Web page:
Due diligence in the supply chain
Our partner EcoVadis recently hosted the Sustain event. EcoVadis unlocks the power of transparency in the supply chain, enabling buyers and suppliers to communicate on the results of a sustainability assessment through a collaborative platform. As such, EcoVadis offers a tool for sustainable procurement management, e.g. including social and environmental criteria within the supply chain. This topic has gained so much momentum over the past few years that it is now the object of legislation. We try to explain thisphenomenon in this blog article, while describing solutions for companies faced with such issues.
Lack of transparency in the supply chain with outsourced impacts
Outsourcing has been growing for the past two decades. According to Deloitte, “the last two decades have been a significant rise in offshoring to external service providers”, though a small portion of companies are bringing some outsourced functions back to their home country. In this sense, the environmental and social impacts of production are now still mainly located in the supply chain level. Some events showed that the risks still exist and that scandals impacted the whole supply chain.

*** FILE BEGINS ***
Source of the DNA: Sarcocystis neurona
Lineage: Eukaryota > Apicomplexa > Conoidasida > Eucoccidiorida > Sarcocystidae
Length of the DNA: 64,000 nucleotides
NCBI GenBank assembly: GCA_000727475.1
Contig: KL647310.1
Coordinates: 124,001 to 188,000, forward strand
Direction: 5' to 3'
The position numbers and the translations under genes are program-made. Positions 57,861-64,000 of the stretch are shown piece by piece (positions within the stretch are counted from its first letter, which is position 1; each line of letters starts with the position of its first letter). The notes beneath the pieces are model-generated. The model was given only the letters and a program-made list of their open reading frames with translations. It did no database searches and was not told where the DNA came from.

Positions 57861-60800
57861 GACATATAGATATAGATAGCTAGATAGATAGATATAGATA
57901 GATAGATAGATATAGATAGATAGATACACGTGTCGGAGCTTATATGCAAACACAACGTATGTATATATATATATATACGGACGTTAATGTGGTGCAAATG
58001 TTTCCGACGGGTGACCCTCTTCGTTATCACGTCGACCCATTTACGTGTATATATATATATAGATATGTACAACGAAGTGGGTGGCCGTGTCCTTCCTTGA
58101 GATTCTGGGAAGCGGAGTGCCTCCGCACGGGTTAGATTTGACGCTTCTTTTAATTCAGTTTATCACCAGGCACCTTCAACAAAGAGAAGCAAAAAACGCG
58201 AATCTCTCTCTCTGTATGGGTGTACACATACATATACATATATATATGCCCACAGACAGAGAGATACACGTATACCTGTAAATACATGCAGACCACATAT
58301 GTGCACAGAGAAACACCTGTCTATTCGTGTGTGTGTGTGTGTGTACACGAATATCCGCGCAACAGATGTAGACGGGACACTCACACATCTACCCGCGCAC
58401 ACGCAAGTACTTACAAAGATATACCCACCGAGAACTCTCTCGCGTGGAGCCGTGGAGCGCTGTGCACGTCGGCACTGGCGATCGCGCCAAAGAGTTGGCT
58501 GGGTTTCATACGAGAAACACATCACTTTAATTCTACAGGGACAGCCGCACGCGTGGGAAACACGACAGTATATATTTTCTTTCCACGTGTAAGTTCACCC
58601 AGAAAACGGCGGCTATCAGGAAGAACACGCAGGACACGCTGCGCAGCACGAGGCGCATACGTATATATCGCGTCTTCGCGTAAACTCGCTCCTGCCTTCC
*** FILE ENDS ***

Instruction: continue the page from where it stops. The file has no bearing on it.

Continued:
In April 2013, the Rana Plaza building collapsed, leaving more than 1,100 casualties and thousands of people injured in Bangladesh. This building housed five factories for the garment industry. This disaster was covered by the media and shed light on the fact that clients don’t know what happen in their supply chain, and that basic safety rules and laws are not applied there. According to the Guardian, “investigators say several factors contributed to the building’s collapse: it was overloaded with machines and generators, constructed on swampy land, and the owner added floors in violation of the original building plan”.
The same year, Europe was stained by the scandal of horsemeat, where horsemeat was sold as beef, showing the lack of transparency within a globalized supply chain. Many other examples could be found in this sense, but our point here is that there is a need for companies to tackle somehow these issues in their supply chain, for the suppliers’ sakes as well as theirs and their clients. 
Legislation as a driver for companies to tackle these issues
After these scandals, governments decided to act and to boost companies. Here are a few developments from the past three years.
Since May 2015, companies responding to certain criteria need to publish a statement on the actions they take to prevent slavery and human trafficking, according to the UK Modern Slavery Act.
In the US, the California Transparency in Supply Chain Act, some companies need to disclose in their websites the company’s actions to prevent such abuses.
France is trying to do the same, the bill on due diligence is still in validation by the government instances.
In case of non-compliance, some actions can be taken. In any case, companies will suffer from brand-damage, pressure from stakeholders, potential lawsuits …